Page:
I recently set up a new build server for Cantina which needed an SSL certificate installed. Having not done this in a while on Tomcat (and never on Tomcat 6), I found it to be a little challenging. In the end, I found that some of the optional methods described in the Tomcat documentation didn’t work for me, so I wanted to share which method did and how I got there.
My first step was getting an SSL cert. We have done a lot of business with Register.com, so we opted to get it through them. We ended up getting a wildcard cert so we could use it across all our subdomains. The package came with 5 files: the private key, the certificate, 2 intermediate certificates, and the root certificate. After getting the files, I checked out the documentation they provided. I followed this documentation for adding the certificates to a new keystore and setting up the connector.
After restarting Tomcat, I browsed to the URL and found it didn’t come up. Looking at the logs, I saw the following error:
SSLException: No available certificate or key corresponds to the SSL cipher suites which are enabled.
This is a common error which essentially says "you messed up the SSL configuration somehow". So I immediately brought up the Tomcat 6 documentation on SSL installation to compare with the Register.com docs. Tomcat 6 has a new feature it can use for SSL called APR, short for "Apache Portable Runtime". APR allows Tomcat to access advanced server features and native functionality. For SSL purposes, it allows Tomcat to use OpenSSL. Having much more experience with Apache and OpenSSL, I opted for using this feature.
After looking at the Tomcat docs again and doing a little Googling, I found out that I needed to install the native libraries on Debian. I did this with the following command:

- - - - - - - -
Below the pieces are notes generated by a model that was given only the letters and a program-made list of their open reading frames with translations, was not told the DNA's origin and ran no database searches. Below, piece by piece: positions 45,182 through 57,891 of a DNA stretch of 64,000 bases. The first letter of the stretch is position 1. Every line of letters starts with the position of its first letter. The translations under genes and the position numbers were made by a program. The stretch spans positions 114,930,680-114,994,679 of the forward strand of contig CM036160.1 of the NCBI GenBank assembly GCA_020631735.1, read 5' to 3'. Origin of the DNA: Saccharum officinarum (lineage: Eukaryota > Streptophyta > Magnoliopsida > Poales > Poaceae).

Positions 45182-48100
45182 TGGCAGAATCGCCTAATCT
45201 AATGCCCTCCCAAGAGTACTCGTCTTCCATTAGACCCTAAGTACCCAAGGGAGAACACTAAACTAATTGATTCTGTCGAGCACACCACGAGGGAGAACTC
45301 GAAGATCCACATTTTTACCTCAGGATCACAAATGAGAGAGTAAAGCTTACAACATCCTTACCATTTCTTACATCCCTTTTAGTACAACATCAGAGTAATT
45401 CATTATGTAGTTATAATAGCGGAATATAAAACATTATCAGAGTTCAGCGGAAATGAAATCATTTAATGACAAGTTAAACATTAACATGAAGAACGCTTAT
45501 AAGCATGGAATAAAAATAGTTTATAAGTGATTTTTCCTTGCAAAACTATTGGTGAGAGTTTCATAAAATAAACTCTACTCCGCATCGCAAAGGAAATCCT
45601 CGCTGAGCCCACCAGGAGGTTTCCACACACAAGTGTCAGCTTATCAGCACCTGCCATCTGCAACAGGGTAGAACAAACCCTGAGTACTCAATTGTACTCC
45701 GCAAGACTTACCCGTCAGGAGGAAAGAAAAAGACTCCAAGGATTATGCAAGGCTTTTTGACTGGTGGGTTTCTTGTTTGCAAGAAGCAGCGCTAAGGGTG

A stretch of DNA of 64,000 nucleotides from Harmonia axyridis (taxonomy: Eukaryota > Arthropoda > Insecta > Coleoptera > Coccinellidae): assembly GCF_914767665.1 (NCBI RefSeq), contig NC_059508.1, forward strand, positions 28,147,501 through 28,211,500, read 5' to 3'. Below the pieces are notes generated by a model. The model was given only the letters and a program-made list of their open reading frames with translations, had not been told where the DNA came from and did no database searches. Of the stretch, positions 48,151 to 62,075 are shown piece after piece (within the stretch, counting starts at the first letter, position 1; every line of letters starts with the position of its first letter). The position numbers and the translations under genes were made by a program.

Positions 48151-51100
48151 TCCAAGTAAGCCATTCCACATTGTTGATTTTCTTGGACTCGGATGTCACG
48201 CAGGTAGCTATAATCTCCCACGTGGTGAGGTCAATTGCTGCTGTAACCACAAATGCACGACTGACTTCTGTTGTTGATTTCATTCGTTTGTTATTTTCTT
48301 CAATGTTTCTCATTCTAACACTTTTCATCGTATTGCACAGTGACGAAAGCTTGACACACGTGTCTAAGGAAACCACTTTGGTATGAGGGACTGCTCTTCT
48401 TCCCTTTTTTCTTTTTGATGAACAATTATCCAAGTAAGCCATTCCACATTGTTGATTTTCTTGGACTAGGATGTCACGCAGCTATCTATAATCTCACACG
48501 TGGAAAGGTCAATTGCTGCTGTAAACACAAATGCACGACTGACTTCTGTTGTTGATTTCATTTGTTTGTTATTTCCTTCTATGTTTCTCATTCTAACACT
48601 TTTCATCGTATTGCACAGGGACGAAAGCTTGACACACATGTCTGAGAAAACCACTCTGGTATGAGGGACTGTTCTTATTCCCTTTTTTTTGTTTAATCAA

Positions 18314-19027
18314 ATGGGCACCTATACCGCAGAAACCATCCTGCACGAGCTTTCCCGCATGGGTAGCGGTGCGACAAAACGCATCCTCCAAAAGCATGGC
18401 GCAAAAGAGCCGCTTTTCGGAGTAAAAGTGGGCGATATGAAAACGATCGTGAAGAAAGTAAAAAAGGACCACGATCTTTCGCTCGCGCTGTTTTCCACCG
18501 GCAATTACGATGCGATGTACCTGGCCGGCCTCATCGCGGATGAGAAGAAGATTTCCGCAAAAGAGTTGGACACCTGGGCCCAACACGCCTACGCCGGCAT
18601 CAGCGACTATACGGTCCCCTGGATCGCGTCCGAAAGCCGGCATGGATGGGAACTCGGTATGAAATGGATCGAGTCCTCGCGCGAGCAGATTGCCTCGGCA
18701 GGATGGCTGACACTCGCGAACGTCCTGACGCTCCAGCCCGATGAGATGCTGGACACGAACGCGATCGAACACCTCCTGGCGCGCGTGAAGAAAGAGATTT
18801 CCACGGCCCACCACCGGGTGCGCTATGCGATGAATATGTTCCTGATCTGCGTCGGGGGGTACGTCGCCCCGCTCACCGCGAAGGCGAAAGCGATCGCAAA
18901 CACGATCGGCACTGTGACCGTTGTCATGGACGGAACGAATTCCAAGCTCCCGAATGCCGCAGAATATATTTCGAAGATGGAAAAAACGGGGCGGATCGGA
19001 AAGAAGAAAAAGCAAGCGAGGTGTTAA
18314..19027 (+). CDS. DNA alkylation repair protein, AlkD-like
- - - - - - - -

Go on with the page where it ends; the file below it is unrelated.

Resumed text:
sudo apt-get install libtcnative-1
I then went back to the Register.com documentation, this time for Apache. Following those instructions, I executed the following command to combine the intermediate and root certificates:
cat Intermediary_Certificate_2.crt Intermediary_Certificate_1.crt Root_Certificate.crt > cantina.co.ca.crt
I also renamed some of the files to be more consistent:
mv certificate.crt cantina.co.crt
mv cantinaco.key cantina.co.key
I uploaded the new file, the private key, and the certificate file to the tomcat configuration directory at /var/lib/tomcat6/conf. I then opened Tomcat’s server.xml file. At the top of this file, there is a section similar to the following:
<!--APR library loader. Documentation at /docs/apr.html -->
<Listener className="org.apache.catalina.core.AprLifecycleListener" SSLEngine="on" />
Following the Tomcat docs, I uncommented the APR listener. I then located the connector for port 8080 and commented it out, since this server is SSL only. Next, I located the commented out SSL connector for port 8443, uncommented it and modified it to look like the following:
scheme="https" secure="true" SSLEnabled="true"
enableLookups="false" clientAuth="false" sslProtocol="TLS"/>
Finally, I needed to make the site accessible through port 443 instead of 8443. I find that on a Linux box, the easiest way to do this is through IP Tables, rather than installing Apache as a proxy. So I executed the following command:
iptables -t nat -I PREROUTING --source 0/0 --destination 0/0 -p tcp --dport 443 -j REDIRECT --to-ports 8443
After a quick restart of Tomcat, I found that everything worked as expected. I then followed the Debian Wiki instructions for how to save the IPTables rules.